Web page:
Keynote speaker Joe Marrone, of the Institute for Community Inclusion in Boston stated that, while economic pressure is a key catalyst for organizational change, the external pressure is not sufficient to create change but must be combined with internal recognition of the need to change. Presenters offered a broad spectrum of endeavours in contributing to this awareness. The need for collaborative growth in return-to-work practices was echoed repeatedly throughout the conference. Seventy-five delegates representing consumers, vocational counsellors, job coaches, representatives of human resources programs, community support agencies, health-care administrators, advocacy groups, special needs educators, mental health workers and occupational therapists met for two and a half days to look at the current challenges. Topics varied from transitional work programs, educational programs, resource coordination, government funding initiatives, navigating legalities in return-to-work and the unique challenges of special populations such as those dealing concurrently with an addiction or young adults facing mental illness at the outset of their vocational development. Keynote speaker Victoria Maxwell energized the crowd with her heartfelt message of hope as a survivor, actress, playwright and activist. Several occupational therapists presenting at the conference helped to bring perspective to these intertwining themes.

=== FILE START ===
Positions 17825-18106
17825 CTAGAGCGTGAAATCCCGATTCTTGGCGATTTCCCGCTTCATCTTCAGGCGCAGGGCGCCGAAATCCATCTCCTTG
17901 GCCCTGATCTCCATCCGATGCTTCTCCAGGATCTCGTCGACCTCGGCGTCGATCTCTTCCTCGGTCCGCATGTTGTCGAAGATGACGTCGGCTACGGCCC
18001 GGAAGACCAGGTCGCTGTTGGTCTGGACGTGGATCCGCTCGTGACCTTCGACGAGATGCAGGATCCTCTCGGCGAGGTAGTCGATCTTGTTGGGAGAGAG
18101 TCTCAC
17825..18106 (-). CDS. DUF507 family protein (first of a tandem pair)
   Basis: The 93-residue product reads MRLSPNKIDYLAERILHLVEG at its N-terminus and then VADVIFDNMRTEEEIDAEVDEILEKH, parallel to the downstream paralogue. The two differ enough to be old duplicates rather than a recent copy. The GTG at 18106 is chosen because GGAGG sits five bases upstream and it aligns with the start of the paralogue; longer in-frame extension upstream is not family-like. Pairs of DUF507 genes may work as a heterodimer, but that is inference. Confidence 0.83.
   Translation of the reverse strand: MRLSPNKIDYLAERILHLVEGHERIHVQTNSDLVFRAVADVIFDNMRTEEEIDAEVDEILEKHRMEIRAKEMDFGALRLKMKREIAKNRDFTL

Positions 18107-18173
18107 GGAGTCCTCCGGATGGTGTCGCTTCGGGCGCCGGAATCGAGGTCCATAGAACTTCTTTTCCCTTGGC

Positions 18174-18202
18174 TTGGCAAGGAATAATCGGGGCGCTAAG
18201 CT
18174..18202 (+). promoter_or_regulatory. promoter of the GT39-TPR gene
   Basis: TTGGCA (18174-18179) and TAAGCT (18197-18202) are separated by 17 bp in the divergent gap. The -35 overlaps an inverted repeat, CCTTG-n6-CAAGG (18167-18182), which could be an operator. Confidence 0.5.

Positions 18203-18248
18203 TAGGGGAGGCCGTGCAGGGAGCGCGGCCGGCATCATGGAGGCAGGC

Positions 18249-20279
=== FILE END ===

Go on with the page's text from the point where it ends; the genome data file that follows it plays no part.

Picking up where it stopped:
Occupational therapist Joyce MacKenzie of Penticton Mental Health provided an experiential workshop about matching resources with personal strengths. Joyce challenged participants to think about the concept of ‘flow’ (Csikszentmihalyi, 1990). This included a critical self-assessment of skills, work requirements, environmental needs and desired supports that would enable a sense of mastery. Participants gained an increased awareness about building manageable goals and being proactive in seeking the right amount and type of assistance from the myriad of services. Promoting ownership of performance issues is an integral way that occupational therapists enable progress toward workable solutions on the way back to work.